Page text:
Health Subcommittee Discusses Transition of Military EMTs to Civilian Jobs
WASHINGTON, DC – The Subcommittee on Health today examined how to ease the transition of military emergency medical technicians (EMTs) into civilian EMT jobs. The hearing focused on the Veteran Medical Technician Support Act of 2012 (H.R. 4124), authored by Rep. Adam Kinzinger (R-IL) and Rep. Lois Capps (D-CA), which would provide demonstration grants to states to assist veterans trained as EMTs in the military transfer into similar civilian medical occupations.
Currently, many states do not recognize veterans’ combat medic experience as applicable to the licensing requirements of the civilian health care system for Emergency Medical Services (EMS), such as EMTs or paramedics.
“It seems that utilizing those with combat medic experience in our EMT workforce here at home would be good for the returning soldiers, good for the healthcare system, and good for patients,” stated Health Subcommittee Chairman Joe Pitts (R-PA).
In addition to streamlining the licensing, this jobs bill would help those who have been on the front lines of the battlefield return home to employment on the home front.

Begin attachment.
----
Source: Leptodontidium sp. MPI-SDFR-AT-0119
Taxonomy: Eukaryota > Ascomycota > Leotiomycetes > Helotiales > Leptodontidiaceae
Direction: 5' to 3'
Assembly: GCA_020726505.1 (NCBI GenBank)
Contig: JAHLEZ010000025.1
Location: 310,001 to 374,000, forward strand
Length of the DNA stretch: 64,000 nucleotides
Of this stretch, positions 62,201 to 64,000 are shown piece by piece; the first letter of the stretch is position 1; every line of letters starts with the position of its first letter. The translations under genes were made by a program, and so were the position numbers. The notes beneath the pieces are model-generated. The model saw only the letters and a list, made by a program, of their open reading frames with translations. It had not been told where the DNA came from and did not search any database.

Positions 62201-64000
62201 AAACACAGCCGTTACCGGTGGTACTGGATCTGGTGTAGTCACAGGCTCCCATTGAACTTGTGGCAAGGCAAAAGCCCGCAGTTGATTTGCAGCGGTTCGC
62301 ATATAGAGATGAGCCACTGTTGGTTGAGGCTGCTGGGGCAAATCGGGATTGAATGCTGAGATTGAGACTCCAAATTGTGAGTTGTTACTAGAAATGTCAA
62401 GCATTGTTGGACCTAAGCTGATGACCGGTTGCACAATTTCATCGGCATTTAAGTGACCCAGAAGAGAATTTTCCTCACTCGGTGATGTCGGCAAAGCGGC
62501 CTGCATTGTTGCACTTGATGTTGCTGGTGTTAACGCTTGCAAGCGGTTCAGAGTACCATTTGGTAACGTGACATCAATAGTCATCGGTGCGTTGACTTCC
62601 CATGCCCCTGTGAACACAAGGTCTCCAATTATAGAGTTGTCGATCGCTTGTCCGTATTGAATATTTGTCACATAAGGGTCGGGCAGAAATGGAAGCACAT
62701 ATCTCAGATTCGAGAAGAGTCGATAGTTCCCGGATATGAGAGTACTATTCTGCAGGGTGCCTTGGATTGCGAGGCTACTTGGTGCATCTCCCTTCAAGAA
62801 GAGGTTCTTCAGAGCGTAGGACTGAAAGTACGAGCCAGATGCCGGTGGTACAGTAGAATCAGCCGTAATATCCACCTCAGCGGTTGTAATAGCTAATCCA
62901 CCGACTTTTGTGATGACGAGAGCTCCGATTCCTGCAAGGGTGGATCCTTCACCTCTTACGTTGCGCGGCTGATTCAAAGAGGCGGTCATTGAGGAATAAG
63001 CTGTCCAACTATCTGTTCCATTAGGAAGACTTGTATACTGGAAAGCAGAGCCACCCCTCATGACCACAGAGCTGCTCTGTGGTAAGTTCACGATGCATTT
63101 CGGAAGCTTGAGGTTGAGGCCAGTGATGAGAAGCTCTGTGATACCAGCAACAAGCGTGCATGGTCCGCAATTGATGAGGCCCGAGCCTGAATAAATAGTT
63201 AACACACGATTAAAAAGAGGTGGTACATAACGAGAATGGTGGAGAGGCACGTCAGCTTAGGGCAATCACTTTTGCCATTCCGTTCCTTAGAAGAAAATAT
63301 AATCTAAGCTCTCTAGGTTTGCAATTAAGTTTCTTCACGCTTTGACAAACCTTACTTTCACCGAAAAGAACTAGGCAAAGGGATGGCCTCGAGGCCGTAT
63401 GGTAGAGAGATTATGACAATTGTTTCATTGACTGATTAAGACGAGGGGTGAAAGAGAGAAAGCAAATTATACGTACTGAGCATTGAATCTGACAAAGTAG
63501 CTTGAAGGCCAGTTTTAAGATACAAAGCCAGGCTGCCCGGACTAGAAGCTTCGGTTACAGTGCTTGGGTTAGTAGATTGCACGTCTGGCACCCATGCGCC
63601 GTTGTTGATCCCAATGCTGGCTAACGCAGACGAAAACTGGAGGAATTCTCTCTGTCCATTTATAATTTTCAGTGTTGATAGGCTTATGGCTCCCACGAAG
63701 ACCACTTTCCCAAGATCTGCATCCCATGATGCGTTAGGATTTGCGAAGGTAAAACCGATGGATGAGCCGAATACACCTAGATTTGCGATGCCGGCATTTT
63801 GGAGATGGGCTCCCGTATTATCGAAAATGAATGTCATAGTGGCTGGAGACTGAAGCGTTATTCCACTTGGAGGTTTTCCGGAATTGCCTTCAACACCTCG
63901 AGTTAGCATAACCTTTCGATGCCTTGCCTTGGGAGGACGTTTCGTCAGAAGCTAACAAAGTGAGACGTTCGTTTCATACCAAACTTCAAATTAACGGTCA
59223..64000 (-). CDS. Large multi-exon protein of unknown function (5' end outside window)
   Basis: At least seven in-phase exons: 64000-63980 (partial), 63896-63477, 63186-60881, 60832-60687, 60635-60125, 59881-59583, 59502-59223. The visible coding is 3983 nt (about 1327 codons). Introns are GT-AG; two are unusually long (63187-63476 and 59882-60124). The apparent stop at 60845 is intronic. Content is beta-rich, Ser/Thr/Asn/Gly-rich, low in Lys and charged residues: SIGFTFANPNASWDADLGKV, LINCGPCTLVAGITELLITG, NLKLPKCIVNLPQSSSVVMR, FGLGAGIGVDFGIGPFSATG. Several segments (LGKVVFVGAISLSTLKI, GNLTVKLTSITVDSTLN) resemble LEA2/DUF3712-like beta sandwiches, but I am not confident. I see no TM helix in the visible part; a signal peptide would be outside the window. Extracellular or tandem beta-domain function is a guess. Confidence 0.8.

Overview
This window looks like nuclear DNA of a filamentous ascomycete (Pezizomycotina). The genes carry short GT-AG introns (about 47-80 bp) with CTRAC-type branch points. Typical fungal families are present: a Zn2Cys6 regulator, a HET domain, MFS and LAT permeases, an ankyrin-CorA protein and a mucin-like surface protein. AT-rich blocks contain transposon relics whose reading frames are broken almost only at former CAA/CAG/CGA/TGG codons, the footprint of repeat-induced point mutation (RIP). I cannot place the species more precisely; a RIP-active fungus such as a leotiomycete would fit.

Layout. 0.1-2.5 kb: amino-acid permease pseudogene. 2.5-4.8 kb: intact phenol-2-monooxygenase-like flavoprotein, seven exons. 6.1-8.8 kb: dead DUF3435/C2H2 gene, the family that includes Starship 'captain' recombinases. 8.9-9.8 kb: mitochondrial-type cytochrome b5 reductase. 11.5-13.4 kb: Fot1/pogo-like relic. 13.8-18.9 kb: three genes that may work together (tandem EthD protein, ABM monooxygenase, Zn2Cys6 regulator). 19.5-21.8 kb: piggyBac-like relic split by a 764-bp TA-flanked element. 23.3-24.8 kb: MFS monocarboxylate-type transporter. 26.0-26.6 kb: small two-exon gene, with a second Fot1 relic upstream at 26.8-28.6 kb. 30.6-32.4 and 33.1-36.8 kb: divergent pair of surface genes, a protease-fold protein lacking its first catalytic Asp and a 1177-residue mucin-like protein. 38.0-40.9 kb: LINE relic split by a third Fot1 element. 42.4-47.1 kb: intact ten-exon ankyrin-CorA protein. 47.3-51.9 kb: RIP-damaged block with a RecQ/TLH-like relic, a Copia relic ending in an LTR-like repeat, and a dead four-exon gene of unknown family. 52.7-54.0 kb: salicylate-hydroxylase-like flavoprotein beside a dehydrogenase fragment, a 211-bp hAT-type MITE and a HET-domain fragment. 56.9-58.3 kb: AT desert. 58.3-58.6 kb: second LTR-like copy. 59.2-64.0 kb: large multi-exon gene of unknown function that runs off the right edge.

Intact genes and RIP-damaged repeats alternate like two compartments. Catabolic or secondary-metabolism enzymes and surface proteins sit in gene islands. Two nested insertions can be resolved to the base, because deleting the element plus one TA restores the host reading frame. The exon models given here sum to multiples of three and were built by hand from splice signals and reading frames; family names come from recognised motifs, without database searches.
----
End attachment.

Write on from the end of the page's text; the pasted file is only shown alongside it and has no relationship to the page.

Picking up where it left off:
“Unemployment rates remain stubbornly high for all Americans, but particularly too high among our men and women who are returning from Iraq and Afghanistan. This should not be the case. Commonsense legislation like this is an important step to quickly and effectively help our veterans as they transition from the battlefield back to civilian life,” stated Rep. Kinzinger.
During the hearing, Daniel Nichols, a Veteran and Senior Vice-President of Victory Media Inc., provided a first-hand account of the hurdles veterans face when they return home from serving their country. Nichols stated, “We have not returned to our homes and communities from global service to witness the fall of the American dream. For far too long we have known precisely what the challenges are in military transition, and as a nation we have been unable to adequately address the perceived gap between military training outcomes and civilian workplace skills, and that includes the healthcare sector.”
Deputy Chief Ben Chlapek, representing the National Association of Emergency Medical Technicians (NAEMT), testified, “The military experience is too rich and too costly to throw away and deny in our civilian communities. Congressional assistance in streamlining the licensing process to get these experienced combat medics and corpsmen into the civilian Emergency Medical Services community will help our communities and the level of care provided to our citizens.”